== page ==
Michigan State may be coming into March Madness as an unranked contender, but Spartans Head Coach Tom Izzo knows a thing or two about earning a tournament berth. While MSU had a preseason ranking of 18, the Spartans have had somewhat of a roller-coaster year.
But when you breakdown Sparty’s schedule and look at their 10 losses, most have come to ranked opponents, four were in overtime and all but two were by a deficit of seven points or less. And even with the ups and downs, Michigan State finished 23-11 record, 12-6 in the Big Ten and conference tournament runners-up to Wisconsin and earned a selection committee bid to be the No. 7 seed in the East region bracket.
And as his team prepares for the “journey to the tourney,” here’s what you need to know about Coach Izzo:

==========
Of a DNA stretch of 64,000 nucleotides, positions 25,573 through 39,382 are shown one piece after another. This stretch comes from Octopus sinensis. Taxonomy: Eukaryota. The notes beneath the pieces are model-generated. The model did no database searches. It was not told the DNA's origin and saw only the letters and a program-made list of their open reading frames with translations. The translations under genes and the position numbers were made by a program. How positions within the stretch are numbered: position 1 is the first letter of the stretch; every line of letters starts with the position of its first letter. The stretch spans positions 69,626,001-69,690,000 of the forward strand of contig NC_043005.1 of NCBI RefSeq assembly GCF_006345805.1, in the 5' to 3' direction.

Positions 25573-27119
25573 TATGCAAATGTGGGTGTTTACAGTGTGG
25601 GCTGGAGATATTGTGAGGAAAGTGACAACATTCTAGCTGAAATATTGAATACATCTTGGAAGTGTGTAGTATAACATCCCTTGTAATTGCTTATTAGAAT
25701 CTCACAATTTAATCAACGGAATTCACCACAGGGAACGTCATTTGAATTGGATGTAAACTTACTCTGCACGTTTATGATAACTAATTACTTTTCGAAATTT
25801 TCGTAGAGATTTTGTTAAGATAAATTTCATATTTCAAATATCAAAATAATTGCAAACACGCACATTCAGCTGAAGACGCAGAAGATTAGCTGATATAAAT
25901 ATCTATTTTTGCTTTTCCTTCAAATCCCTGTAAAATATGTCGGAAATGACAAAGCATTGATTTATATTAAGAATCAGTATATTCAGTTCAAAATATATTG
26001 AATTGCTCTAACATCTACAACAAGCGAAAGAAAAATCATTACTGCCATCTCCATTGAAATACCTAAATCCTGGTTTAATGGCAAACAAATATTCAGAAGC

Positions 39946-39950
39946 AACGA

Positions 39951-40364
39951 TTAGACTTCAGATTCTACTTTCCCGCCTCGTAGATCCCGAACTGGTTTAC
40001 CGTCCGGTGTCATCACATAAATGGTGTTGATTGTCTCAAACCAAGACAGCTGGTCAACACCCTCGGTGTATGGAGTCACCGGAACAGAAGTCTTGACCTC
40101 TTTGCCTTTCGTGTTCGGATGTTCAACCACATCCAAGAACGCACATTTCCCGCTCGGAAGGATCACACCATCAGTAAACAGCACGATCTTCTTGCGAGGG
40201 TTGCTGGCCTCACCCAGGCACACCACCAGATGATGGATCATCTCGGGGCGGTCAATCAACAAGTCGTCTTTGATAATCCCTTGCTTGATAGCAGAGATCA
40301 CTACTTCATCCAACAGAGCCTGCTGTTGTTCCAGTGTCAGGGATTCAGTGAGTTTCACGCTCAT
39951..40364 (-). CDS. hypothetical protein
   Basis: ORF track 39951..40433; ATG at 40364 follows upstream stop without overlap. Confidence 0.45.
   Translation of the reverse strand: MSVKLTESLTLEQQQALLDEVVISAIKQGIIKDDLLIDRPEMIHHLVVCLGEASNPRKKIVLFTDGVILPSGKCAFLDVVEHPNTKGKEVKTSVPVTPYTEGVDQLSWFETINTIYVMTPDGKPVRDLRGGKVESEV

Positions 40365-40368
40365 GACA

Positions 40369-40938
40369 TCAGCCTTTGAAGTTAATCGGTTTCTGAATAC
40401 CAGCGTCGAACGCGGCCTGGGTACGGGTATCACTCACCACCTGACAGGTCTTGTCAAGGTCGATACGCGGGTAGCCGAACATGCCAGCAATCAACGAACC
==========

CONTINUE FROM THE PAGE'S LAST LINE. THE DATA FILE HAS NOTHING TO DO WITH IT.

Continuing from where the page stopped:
1. Izzo Is the Sixth Highest Paid NCAA Basketball Coach
In 1983, Izzo got his coaching start at Michigan State as an assistant under Jud Heathcote. This came after a year at the helm of Ishpeming High School and four years as an assistant at his alma mater – Northern Michigan.
Izzo continued learning and honing his craft under the direction of Heathcote until 1995. Following Heathcote’s retirement, Izzo took over the MSU program and has been leading the Spartans ever since.
During his tenure as head coach, Izzo, 60, has led Michigan State to seven Big Ten regular season titles, four Big Ten Tournament Championships, 17 straight NCAA tournament berths, six Final Four appearances and the 2000 national championship.